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Ocado shares squashed after trimming H1 revenue outlook

Like many other growth stocks, the Ocado share price has been heavily beaten down over the past year, with inflationary fears at the forefront. This has driven the company to issue more shares to raise money, putting further pressure on the group. However, the online grocer has its half-year earnings set for 21 July, which could help overturn the negative sentiment.

Ahead of its H1 earnings update on 21 July, the Ocado [OCDO.L] share price has been trending downwards as the online grocer grapples with the impact of rising inflation and the cost of living crisis.

As of 15 July, the Ocado share price has crashed 58.5% over the past year and 54.7% year-to-date. This places the group as one of the worst-performing FTSE 100 stocks. In comparison, the FTSE 100 has risen 2.1% over the past year and fallen 3% year-to-date.

This underperformance has been driven by a few factors. Firstly, Ocado is still unprofitable, meaning that it does not have earnings to back up its $6.4bn valuation. Secondly, to propel its future growth, the company has had to issue more shares, which has a dilutive effect on shareholders, leading to a slight decline in the Ocado share price. Finally, the cost of living crisis is affecting the behaviour of consumers, meaning that the company has had to scale back short-term expectations.

While the outlook is still uncertain, the upcoming earnings announcement should shed some light on Ocado’s expectations for future growth amid these difficult conditions.

 

Inflation weighs down revenue outlook

In the first quarter trading update in May, Ocado estimated that revenue growth for the company should be in the high teens, yet conceded that issues such as food inflation and reduced customer demand may lead to the actual figure being closer to 10%.

However, since then, the trading environment has deteriorated further. Consequently, Ocado retail sales fell around 8% in the second quarter, which was higher than what the company estimated in the May update. Further, for the full year, sales growth is expected to be within the low digits, down from the 10% previously predicted.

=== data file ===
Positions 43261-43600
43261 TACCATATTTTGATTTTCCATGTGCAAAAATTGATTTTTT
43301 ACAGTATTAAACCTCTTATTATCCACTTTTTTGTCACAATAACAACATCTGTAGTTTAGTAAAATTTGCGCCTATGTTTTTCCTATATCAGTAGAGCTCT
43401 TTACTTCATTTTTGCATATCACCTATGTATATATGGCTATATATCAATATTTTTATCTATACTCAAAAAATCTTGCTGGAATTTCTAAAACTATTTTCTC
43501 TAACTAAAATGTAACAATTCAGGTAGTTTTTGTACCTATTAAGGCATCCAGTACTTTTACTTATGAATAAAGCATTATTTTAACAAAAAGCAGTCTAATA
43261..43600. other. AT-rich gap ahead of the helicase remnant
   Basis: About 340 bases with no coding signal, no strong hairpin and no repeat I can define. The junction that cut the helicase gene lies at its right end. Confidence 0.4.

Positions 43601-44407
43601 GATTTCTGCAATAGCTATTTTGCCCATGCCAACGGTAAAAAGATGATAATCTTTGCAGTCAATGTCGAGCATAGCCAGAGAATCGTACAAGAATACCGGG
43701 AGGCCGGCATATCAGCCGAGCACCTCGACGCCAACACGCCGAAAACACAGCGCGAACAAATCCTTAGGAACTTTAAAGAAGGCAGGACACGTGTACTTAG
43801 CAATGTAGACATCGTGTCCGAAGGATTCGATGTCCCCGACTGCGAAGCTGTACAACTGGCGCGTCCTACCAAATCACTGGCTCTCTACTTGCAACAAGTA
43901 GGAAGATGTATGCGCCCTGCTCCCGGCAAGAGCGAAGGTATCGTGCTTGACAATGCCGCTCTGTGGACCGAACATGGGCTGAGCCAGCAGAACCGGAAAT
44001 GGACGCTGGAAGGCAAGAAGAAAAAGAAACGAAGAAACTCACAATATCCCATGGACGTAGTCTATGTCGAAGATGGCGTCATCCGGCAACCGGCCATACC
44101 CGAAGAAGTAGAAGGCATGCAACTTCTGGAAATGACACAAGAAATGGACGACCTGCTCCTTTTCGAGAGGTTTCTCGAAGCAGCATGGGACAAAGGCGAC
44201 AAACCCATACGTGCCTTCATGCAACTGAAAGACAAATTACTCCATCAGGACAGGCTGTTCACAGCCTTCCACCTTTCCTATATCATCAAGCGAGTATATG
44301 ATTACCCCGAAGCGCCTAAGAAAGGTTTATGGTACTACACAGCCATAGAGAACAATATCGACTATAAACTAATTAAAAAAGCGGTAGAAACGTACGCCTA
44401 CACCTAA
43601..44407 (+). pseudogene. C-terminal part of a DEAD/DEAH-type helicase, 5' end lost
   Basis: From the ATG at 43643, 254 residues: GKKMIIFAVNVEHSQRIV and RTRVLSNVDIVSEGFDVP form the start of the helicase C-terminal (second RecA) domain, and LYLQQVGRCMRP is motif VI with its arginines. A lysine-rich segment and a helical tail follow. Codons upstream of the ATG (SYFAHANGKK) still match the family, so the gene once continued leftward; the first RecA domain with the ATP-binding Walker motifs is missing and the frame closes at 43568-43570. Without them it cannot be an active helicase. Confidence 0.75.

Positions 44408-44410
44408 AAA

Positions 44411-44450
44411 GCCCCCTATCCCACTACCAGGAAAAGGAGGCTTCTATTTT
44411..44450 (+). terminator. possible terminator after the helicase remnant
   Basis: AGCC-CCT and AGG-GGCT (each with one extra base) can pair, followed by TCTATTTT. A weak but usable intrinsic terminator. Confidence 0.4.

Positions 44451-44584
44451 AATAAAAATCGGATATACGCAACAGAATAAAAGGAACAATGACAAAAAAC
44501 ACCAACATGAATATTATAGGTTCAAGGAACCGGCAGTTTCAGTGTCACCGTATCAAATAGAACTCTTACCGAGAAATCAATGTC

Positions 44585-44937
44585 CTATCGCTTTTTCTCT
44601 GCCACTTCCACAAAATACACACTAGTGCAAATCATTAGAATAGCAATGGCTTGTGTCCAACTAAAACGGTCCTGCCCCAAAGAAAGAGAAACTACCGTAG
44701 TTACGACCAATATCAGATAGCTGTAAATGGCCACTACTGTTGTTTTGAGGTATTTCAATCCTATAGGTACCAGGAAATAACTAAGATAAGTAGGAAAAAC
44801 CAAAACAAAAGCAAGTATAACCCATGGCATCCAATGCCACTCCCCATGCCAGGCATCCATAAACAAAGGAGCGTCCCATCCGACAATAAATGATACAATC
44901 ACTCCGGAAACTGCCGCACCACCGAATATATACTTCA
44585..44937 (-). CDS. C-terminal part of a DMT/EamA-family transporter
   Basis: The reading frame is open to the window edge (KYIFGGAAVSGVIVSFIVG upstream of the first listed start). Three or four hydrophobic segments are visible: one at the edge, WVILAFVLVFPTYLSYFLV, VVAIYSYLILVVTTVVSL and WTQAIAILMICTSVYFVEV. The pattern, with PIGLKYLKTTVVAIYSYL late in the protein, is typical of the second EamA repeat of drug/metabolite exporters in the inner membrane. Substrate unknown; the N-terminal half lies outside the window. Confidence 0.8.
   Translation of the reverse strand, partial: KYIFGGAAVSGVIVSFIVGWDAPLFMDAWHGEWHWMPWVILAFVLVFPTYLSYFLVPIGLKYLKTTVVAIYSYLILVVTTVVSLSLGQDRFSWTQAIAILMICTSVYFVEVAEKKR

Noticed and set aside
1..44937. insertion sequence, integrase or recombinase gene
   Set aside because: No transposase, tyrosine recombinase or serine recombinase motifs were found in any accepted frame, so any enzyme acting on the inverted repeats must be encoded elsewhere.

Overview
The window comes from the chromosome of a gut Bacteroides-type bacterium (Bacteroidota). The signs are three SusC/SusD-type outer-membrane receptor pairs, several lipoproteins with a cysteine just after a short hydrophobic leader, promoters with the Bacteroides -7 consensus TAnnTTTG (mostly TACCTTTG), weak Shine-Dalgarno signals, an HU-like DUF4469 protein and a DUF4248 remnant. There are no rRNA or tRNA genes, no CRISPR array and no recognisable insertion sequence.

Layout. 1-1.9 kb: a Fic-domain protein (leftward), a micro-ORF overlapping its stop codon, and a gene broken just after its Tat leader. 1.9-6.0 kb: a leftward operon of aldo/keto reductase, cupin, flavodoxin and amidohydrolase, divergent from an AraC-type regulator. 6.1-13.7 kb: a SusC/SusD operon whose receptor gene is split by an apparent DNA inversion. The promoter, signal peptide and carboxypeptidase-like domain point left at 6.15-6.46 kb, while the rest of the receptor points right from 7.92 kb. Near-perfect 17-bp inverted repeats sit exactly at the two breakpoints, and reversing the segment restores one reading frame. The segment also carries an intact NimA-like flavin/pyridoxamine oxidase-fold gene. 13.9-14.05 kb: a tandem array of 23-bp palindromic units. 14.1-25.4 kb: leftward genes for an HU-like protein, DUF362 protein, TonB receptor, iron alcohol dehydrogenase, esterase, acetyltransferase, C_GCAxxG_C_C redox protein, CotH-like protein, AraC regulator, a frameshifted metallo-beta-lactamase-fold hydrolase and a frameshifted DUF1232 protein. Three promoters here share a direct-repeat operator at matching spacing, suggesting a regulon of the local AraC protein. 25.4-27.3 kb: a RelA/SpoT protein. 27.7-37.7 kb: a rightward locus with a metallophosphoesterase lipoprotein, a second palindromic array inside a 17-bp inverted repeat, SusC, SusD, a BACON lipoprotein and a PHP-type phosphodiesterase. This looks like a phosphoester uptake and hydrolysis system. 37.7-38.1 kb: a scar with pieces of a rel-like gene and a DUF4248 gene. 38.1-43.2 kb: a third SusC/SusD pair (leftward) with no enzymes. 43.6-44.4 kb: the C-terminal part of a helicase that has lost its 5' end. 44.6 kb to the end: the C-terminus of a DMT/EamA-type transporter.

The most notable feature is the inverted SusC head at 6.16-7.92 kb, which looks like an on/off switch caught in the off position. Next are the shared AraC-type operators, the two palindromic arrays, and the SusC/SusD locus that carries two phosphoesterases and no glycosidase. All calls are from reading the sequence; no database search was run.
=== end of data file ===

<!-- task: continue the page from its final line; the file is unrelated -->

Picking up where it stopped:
In addition, slower than expected sales growth, alongside increased fuel prices and other utility costs, is expected to result in low single digit EBITDA margins for the full year. This is far lower than previously expected.

Other areas of the trading update are likely to be slightly more positive. For example, according to the company, customer numbers are still growing. At the same time, the recent secondary offering was well subscribed by shareholders, raising £578m. At the end of November 2021, it was announced that the group had a cash balance of £1.5bn. Therefore, an improvement on this figure may be forthcoming.

Widening losses impact the Ocado share price

Unfortunately for Ocado, the company has been reporting losses over the past few years, despite the increased demand during the pandemic. For example, in the full-year trading update in 2021, the group reported a loss before tax of £176.9m. This was mainly due to the increased costs arising from ramping up the international solutions division, where the company shares its warehouse technology with supermarkets in other countries. Analysts from Credit Suisse only expect Ocado to turn cash flow positive in 2026.

The recent equity fundraising has also been met with scepticism. In fact, to ensure that it received enough subscribers, Ocado priced its shares at 795p, which was a 4.4% discount to its last closing price on 15 July and a 72.8% decline from its peak of 2,800p in February 2021. Although the company believes that it will “allow the company to capitalise on the opportunity set over the medium term”, Shore Capital analyst Clive Black stated that these promises had been made before. He also stated that “this is a placing that reflects material cash burn and concerns about liquidity”.

Analysts downgrade Ocado stock

After the recent uncertainty for the UK online grocer, the Ocado share price has been subject to several downgrades. For example, Credit Suisse recently downgraded the company from ‘outperform’ to ‘’neutral’. At the same time, the rating agency Fitch downgraded Ocado to ‘negative’ from ‘stable’, highlighting that its business outlook may have weakened.

Overall, analysts are moderately confident. According to the Financial Times, the group has seven ‘buy’ ratings, six ‘ hold’ ratings and seven ‘sell’ ratings. It has an average price target of 1,062p, implying an upside of 28.4% on the 15 July closing price.

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